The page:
about the phenomena of dinner. Every day, rain or shine.
* * *
She brought Rosie. Five thousand miles. My mother had given her a
tranquilizer in the taxi and the dog was knocked out when they reached the building. The
cab driver helped us carry her upstairs.
My mother fed the dog water through an eyedropper.
"I couldn't bear to leave my sweet girl,"
she said. She sat at the edge of my bed, her left hand closed up into a fist. "I
don't trust your father. The way he complains about the vet bills."
I walked to the supermarket and bought a five-pound
package of ground beef, rice, a bottle of Absolut, cranberry juice, and grapefruit juice.
My mother fixed our drinks as I prepared Rosie's dinner, a mixture of browned meat and
rice. We drank Sea Breezes, waiting for the dog to wake up. After our third drink, my
mother took my hand and led me into the bathroom. We sat on the tub's edge.
"Is that Suzanne's?" she asked.
The green lettering on Suzanne's welcome mat matched
my towels. "How did you know?"
"I didn't raise a daughter who buys a welcome
My mother put her arms around me and I leaned my head
against her shoulder. I thought of the times we went to the supermarket together, stealing
handfuls of cashews and toffee-covered peanuts from bulk food bins.
"It's so good to be here," my mother said,
kissing the top of my head. "We might stay awhile."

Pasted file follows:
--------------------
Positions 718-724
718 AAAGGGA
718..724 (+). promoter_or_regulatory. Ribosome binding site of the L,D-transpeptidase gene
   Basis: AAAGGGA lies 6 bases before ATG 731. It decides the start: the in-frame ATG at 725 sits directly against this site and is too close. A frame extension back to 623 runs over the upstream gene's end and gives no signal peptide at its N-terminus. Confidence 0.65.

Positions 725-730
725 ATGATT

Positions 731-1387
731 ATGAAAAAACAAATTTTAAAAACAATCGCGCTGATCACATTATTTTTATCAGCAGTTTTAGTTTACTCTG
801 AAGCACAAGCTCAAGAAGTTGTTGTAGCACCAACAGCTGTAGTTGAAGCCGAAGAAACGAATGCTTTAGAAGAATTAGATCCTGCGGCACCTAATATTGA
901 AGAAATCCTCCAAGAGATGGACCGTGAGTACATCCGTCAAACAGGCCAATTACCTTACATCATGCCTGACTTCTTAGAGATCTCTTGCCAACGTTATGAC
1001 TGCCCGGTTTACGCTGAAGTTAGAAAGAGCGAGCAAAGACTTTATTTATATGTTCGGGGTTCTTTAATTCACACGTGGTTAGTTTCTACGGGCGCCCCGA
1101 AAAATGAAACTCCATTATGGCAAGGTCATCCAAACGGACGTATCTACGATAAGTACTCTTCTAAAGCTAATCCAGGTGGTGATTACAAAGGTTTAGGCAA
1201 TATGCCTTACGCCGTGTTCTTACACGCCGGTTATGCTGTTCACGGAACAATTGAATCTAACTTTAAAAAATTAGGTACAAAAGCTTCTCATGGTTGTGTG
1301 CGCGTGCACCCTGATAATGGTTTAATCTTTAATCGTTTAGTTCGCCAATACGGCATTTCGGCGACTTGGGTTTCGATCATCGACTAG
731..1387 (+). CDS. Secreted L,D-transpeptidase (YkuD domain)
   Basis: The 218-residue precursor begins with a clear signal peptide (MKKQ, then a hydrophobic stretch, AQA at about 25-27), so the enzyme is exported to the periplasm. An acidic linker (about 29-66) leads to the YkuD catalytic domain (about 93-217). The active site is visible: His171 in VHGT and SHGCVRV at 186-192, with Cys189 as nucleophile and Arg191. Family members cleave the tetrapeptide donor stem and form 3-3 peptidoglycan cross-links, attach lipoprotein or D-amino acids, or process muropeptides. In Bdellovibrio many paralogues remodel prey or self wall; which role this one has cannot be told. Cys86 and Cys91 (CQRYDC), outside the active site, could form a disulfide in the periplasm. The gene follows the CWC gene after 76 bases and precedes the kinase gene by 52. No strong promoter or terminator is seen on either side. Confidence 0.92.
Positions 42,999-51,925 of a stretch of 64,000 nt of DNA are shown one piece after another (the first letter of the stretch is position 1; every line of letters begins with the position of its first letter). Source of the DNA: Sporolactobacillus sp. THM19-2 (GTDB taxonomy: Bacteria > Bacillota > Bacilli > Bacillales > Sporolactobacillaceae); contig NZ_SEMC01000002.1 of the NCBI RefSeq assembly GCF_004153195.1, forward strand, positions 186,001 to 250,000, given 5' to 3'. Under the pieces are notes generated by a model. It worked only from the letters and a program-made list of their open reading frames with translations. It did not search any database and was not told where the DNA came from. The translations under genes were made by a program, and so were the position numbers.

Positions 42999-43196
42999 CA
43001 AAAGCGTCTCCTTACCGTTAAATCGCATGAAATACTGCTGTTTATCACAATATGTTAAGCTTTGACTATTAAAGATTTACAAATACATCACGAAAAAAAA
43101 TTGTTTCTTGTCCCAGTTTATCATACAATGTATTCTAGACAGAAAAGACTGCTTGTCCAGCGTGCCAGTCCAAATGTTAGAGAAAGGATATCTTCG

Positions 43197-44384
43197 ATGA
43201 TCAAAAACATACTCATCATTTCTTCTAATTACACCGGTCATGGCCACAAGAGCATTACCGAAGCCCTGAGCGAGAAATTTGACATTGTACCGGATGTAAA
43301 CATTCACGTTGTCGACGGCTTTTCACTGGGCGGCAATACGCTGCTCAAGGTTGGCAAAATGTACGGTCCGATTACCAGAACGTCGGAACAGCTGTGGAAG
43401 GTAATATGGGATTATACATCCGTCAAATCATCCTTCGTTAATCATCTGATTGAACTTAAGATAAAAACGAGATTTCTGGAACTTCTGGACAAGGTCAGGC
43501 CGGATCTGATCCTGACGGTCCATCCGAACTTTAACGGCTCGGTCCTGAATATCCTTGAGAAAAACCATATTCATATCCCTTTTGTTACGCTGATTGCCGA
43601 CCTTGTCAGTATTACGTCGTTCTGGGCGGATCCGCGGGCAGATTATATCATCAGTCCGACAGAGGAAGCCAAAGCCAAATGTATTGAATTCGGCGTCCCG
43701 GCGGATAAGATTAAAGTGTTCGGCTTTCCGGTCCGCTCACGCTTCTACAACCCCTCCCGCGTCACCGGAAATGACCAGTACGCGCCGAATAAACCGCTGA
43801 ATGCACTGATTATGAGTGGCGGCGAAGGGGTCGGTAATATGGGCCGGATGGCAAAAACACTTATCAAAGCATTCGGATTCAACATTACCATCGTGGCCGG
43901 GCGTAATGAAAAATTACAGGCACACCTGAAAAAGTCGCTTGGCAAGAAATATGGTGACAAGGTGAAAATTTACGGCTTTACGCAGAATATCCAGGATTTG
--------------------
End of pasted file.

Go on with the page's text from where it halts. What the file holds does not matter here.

* * *
Suzanne's violin section showed up for the funeral. Judy, the PR rep,
brought along a Chinese girl, a child prodigy, Suzanne's replacement, adorable in a pink
cotton dress. My boss and my three favorite Latino custodians surprised me by showing up.
Swallow came, wearing a suit. It was the first time I had seen him out of uniform and he
My mother cried. I was glad she had come. She made the
funeral seem real. The female reverend also looked wonderful. Her hair was long and gray.
She had dressed in black slacks and a turtleneck sweater. Her speech was short, tasteful.
I'd also arranged for a quartet from the Conservatory to perform. They played something by
Bach. My mother moved her head to the music, closing her eyes. Swallow linked his fingers
Suddenly, I could see my future.
My mother doesn't leave. She moves into Suzanne's
empty apartment. We wake early, drink fresh squeezed orange juice and eat toasted English
muffins with raspberry jam. We find Rosie a fabulous new vet and every morning we take her
for walks along the beach. I throw tennis balls and she chases them down in the surf.
I can see it as clearly as if I am watching a movie.
We are all so happy. Me and my mother and Swallow and Rosie. Even my father. He comes out
for holidays and takes us out to expensive restaurants. On clear nights, Swallow takes me
for drives in his shining police car, the blue light whipping round, casting beams of
promise onto the sidewalks.